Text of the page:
George Bailey’s life insurance lesson

By Allen Wastler
Allen Wastler is a former financial journalist with over 30-years of experience, including time at CNBC, CNN, and Knight-Ridder Newspapers.
Posted on Dec 19, 2017

The movie “It’s a Wonderful Life” is a heart-warming tale of mutual support — people coming together to help someone in need, someone who helped them before. That makes it a holiday classic. But there’s a subtle financial lesson in the story as well. And it’s about life insurance.

For those unfamiliar with the Frank Capra holiday film, the movie traces the life of George Bailey, a man who from his childhood through his adult years sacrificed personal dreams and ambitions to ensure the well-being of his community. He’s hit with a financial crisis and, after some divine intervention, is saved by the community he served for so long.

It’s during that financial crisis that life insurance comes up.

“In the movie George Bailey is a family man and a business leader,” pointed out J. Todd Gentry, a financial advisor with MassMutual St. Louis. “As a family man, he apparently wanted to ensure his family’s well-being and so had the policy in place in case something happened to him. But as a business man, he recognized it as an asset that could be used in the present day. That’s something a lot of people don’t realize.”

Here’s the scene. Owing to some incompetence and malice, Bailey needs $8,000 to save his business and keep from going to jail. He goes to the town’s richest man, Mr. Potter, for a loan. And one of the things he offers up as collateral for the loan is … an insurance policy with a death benefit of $15,000 (that would be close to $200,000 today).

It helps to know some things about life insurance to fully understand what’s being offered. For one, Bailey likely had a whole life policy, rather than a term policy. Whole life insurance policies build up cash value over time. Term policies, while less expensive, don’t offer a cash value component.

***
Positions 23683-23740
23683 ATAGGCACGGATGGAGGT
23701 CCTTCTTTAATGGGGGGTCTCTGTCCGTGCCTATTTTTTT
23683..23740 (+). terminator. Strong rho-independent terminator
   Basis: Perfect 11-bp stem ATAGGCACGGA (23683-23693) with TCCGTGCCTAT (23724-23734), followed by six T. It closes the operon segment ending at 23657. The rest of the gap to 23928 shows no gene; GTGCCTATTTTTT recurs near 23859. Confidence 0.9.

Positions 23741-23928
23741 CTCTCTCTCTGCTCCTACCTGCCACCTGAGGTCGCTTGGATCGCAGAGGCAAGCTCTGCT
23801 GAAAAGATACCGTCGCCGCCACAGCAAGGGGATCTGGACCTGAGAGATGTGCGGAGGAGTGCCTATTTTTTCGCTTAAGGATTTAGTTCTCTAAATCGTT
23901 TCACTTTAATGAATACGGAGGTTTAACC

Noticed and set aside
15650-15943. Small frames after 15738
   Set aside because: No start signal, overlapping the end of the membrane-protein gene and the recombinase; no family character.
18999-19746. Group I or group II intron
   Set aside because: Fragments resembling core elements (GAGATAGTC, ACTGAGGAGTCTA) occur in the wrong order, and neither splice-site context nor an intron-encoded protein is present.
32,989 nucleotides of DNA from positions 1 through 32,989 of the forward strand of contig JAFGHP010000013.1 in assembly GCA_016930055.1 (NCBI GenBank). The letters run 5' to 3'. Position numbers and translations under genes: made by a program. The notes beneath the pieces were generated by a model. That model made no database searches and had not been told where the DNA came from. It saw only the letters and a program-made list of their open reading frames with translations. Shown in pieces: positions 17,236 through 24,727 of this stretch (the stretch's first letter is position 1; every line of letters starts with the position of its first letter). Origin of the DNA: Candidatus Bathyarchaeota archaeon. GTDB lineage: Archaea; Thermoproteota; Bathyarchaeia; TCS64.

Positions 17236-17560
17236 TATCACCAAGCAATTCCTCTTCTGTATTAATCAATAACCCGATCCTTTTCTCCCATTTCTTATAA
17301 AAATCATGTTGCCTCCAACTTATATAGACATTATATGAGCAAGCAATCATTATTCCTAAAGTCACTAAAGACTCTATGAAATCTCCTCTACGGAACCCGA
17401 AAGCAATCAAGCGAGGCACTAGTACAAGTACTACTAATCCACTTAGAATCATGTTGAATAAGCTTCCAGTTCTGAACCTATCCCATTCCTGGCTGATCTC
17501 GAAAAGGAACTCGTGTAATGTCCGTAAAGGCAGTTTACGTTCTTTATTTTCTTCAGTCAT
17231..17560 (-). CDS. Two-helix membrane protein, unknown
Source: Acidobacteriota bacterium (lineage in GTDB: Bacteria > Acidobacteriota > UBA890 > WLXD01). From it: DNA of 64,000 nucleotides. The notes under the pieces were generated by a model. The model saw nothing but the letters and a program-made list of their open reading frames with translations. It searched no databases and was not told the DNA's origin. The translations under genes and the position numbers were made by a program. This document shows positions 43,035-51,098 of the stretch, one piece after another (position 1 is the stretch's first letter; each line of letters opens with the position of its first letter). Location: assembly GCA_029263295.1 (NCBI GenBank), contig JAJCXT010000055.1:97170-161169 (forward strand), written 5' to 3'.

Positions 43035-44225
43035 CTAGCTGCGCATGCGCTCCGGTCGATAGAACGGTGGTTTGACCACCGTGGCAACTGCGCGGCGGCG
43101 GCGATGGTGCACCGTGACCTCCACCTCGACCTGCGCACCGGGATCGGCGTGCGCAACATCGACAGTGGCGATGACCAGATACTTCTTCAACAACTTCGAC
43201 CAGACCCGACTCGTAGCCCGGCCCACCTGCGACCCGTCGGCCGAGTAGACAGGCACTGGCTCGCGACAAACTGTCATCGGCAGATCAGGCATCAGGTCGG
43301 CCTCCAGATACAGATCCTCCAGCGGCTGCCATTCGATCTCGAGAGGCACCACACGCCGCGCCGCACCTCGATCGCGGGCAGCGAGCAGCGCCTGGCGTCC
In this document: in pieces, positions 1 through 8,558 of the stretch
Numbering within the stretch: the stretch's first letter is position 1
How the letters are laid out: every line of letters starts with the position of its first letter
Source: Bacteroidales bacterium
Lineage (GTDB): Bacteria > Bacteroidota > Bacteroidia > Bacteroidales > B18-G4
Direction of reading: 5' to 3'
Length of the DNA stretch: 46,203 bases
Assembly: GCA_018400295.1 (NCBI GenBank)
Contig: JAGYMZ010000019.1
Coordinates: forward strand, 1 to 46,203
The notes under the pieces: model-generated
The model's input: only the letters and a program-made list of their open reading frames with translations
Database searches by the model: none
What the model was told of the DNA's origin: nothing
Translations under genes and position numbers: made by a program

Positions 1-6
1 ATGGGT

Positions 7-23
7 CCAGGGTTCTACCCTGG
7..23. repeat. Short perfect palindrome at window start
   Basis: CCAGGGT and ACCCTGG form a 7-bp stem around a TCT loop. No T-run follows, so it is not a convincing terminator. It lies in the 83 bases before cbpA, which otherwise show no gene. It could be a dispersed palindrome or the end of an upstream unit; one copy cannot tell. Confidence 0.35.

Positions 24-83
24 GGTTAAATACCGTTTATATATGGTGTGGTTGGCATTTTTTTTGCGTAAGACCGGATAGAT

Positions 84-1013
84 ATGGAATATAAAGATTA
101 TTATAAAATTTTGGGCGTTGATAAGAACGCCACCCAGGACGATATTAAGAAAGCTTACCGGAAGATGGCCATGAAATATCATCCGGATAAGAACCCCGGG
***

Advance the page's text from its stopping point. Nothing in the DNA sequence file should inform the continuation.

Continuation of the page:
A loan from the cash value can be made at any time and for any reason. Of course, there are risks for doing so. The death benefit could be reduced or the policy could lapse. And even though Bailey was in a tight spot, many financial advisors caution against using a policy’s cash value to cover short-term debt obligations. (Related: Treat your cash value with care)

Potter asked about the cash value component, which apparently added up to $500. That was not enough to cover Bailey’s problem, otherwise Bailey wouldn’t have had to go to Potter in the first place. (Of course, Bailey could have offered to make Potter the beneficiary in exchange for a loan ̶ but those aware of Potter’s character would likely caution against it.)

This also offers up some information about the life insurance policy involved. Bailey probably obtained it relatively recently, since the cash value hadn’t built up to a significant level.

“I had a client whose father had a whole life policy on him and turned it over to him when he was 25 years old,” said Gentry. “He didn’t cash it in. He later took loans from it to buy a billboard, his first one. Now he owns 25 billboards and they bring in about $8,000 a month for him. It pays to have it early.” (Related: Making a gift of life insurance)

But in the context of “It’s a Wonderful Life,” the life insurance policy doesn’t save the day; it’s merely a jumping off point for Mr. Potter to mock Bailey and suggest that he’d be worth more dead than alive.

That leads to Bailey’s inner struggle and ultimately to the overriding message of the movie: a person’s life touches many other lives and everyone is better off for it.

And that’s a message of mutual strength that MassMutual strongly believes in and supports (self-interest in the mention of life insurance aside).

Happy holidays!

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The information provided is not written or intended as specific tax or legal advice. MassMutual, its employees and representatives are not authorized to give tax or legal advice. You are encouraged to seek advice from your own tax or legal counsel. Opinions expressed by those interviewed are their own, and do not necessarily represent the views of Massachusetts Mutual Life Insurance Company.